Additional commentary by Timothy Horrigan; August 7, 2010
HB 1510 was one of the weirder bills to be introduced in 2010. It would have banned no-fault divorce for couples with minor children. The prime sponsor was Gary Hopper, whom I later worked with on the House Address hearings, and the initimable Bill O'Brien also played a big role. The basic goal, reducing the number of "broken familes" was a good one, but this bill would have just made things worse. Couples would be reluctant to get married at all, and if they did marry and it didn't work out, one of them would have had to be the bad guy in a fault divorce.
One ironic detail of the hearing was that all the self-appointed experts who came to address the Children & Family Law committee were middle-aged men, myself included. (Even Cornerstone Policy Research's Kevin Smith is 40-ish.) This detail is ironic because divorce with children is an issue which primarily effects younger people, and women more than men (since women are more likely to be custodial parents.)
Rep. Timothy Horrigan (Strafford #7); January 26, 2010
I recently learned a lot about divorce while cosponsoring HB1402, which would repeal the criminal penalty for adultery. (I have been fortunate in my personal experience with divorce: my ex and I parted amicably. Things were helped along by the fact that we had no children and very little joint property.) I have also recently learned more about the problems with our family-law system while serving on an ad-hoc House redress caucus.
Divorce is never easy for the partners or their children— and the poisonous atmosphere surrounding the family-law system makes it even harder for everyone concerned. But this bill just makes the atmosphere that much worse.
The intent of HB1510 is to prevent parents from divorcing. This is discriminatory and a gross affront to personal liberty— but it also doesn't do the children any good. Divorce never happens in a vacuum: it is only the unhappy marriages which end in divorce. This bill tries to force children to live with unhappy parents who don't want to be married to each other: that is much worse than living in a one-parent household. It is even worse than growing up as the object of one of today's elaborate "co-parenting" arrangements which often tend to be designed with the parents' egos in mind rather than the children's well-being. (These arrangements are cobbled together by parents and courts who evidently take the Biblical story in 1 Kings 3 about King Solomon too literally: unlike the State of New Hampshire, King Solomon did not actually try to cut the baby in half.)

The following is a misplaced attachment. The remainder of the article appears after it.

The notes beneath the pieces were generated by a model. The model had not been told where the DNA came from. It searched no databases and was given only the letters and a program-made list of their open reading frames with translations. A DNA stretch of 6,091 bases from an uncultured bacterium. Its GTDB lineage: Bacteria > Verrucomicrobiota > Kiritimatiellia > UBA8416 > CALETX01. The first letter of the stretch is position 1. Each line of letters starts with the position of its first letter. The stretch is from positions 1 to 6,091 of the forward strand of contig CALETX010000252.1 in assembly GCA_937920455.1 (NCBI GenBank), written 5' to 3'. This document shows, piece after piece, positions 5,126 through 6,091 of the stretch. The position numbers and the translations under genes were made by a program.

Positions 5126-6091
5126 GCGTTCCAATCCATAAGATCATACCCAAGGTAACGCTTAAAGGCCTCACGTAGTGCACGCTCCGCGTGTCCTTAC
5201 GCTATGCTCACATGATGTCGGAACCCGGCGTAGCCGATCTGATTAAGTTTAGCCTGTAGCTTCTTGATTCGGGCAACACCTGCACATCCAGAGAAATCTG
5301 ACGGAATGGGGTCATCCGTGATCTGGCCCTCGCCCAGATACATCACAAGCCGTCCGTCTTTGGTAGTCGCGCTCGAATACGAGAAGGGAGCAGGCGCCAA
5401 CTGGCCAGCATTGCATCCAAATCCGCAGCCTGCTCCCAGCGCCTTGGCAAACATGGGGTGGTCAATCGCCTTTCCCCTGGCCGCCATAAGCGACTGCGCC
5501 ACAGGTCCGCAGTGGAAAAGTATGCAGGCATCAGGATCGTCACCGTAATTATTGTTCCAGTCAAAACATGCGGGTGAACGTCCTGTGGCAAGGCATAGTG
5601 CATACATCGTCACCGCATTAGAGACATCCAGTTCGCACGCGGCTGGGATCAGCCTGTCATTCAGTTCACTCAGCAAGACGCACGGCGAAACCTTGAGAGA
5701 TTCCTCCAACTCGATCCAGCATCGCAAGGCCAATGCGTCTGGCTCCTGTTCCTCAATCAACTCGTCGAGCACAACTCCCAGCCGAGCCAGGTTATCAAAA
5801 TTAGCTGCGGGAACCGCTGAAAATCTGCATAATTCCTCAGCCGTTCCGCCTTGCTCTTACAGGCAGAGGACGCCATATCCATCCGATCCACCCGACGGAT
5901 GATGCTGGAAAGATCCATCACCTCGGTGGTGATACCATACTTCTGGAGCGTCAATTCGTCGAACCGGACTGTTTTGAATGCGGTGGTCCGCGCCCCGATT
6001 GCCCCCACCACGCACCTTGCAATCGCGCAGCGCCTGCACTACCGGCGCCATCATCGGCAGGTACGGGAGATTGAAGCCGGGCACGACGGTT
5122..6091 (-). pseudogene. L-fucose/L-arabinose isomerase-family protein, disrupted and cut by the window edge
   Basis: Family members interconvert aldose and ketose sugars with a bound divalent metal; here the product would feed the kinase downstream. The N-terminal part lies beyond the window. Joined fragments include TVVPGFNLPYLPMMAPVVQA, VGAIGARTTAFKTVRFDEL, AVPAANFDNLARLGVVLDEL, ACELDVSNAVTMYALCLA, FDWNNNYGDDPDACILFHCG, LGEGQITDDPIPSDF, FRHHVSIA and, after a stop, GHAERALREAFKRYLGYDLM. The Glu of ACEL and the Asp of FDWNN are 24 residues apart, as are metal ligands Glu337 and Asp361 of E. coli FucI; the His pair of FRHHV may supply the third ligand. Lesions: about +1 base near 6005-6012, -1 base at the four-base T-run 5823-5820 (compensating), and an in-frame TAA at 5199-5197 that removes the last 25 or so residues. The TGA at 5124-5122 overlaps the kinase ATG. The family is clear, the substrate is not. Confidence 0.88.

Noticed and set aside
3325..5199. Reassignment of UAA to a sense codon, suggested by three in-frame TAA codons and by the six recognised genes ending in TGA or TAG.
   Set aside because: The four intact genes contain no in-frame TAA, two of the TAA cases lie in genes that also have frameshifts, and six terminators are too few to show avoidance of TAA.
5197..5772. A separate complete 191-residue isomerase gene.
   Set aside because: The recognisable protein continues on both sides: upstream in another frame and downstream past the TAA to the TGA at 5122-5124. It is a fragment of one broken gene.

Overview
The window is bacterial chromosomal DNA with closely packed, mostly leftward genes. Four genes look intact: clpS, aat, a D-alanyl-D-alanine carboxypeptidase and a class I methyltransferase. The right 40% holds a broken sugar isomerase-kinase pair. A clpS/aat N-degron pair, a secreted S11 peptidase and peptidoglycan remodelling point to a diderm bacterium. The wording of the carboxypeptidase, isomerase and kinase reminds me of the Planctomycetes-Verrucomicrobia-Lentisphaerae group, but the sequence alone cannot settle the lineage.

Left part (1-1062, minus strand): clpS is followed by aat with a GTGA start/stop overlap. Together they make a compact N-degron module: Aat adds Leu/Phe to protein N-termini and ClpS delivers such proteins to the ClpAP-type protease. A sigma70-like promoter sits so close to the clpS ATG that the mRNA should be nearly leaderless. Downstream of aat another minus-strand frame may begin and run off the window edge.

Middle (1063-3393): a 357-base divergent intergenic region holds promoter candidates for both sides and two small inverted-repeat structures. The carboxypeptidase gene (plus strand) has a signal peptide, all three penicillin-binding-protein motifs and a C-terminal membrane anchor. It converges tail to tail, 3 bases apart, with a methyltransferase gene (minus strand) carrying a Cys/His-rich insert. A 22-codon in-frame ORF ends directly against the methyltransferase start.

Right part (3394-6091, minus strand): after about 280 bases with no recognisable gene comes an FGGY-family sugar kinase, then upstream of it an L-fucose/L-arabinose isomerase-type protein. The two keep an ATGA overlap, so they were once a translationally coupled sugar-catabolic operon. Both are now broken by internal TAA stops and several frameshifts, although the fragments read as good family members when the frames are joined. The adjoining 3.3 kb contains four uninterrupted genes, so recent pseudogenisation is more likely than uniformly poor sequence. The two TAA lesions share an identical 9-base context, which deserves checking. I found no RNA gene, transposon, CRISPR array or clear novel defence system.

Fault divorce is an adversarial procedure which is currently used very seldom. About 50 fault divorces are granted each year in New Hampshire, compared to about 5000 no-fault divorces. Courts rarely if ever deny a fault divorce, since it is virtually impossible to force two people to be married when one (or both) of them don't want to be married.
Unhappily married couples would rarely if ever respond to the changes in HB1510 by suddenly becoming happily married. Some couples might agree to be unhappily married— but most would bypass HB1510 by moving out of state or by agreeing to let one party be the bad guy. The latter strategy has several serious drawbacks. It requires at least one party to lie to the court, which is technically a crime called "perjury," and which also complicates the mediation process. It requires one party to place herself at a severe disadvantage in the divorce negotiations, after she agrees to be the bad guy and her spouse gets to be the good guy. Finally, a fault divorce can be granted only when exactly one partner is at fault. Quite often, both partners are at fault. In such a case, the two partners would be forced to continue being married to each other, which may be poetic justice but which is not good for the children.
A technical issue I would also like to mention is: this bill would, as I read it, apply whenever one or both partners have children. There is (evidently) no exception for a case where the partners have children and/or stepchildren who are under someone else's custody. There are a significant number of cases where couples would be forced to stay together for the sake of children who weren't actually living with them. A related technical issue is that the bill makes no provision for couples who are guardians of children who they have not adopted.
HB 1510 – AS INTRODUCED
HOUSE BILL 1510
This bill permits no fault divorce based on irreconcilable differences only if there are no minor children of the parties.
Explanation: Matter added to current law appears in bold italics.
removed from current law appears [
Matter which is either (a) all new or (b) repealed and reenacted appears in regular type.
STATE OF NEW HAMPSHIRE
In the Year of Our Lord Two Thousand Ten
AN ACT relative to grounds for divorce for persons with minor children.
Be it Enacted by the Senate and House of Representatives in General Court convened:
1 Causes for Divorce; Irreconcilable Differences; Limited to Cases Without Minor Children. Amend RSA 458:7-a to read as follows:
Absolute Divorce, Irreconcilable Differences. A divorce from the
bonds of matrimony shall be decreed, irrespective of the fault of
either party, on the ground of irreconcilable differences which
have caused the irremediable breakdown of the marriage only
if there are no minor children of the parties. In any
pleading or hearing of a petition for divorce under this section,
allegations or evidence of specific acts of misconduct shall be
improper and inadmissible, except [
2 Effective Date. This act shall take effect January 1, 2011.
HB 1501 was killed on March 18, 2010 by a 248-81 vote. The 81 voters on the losing side were all Republicans.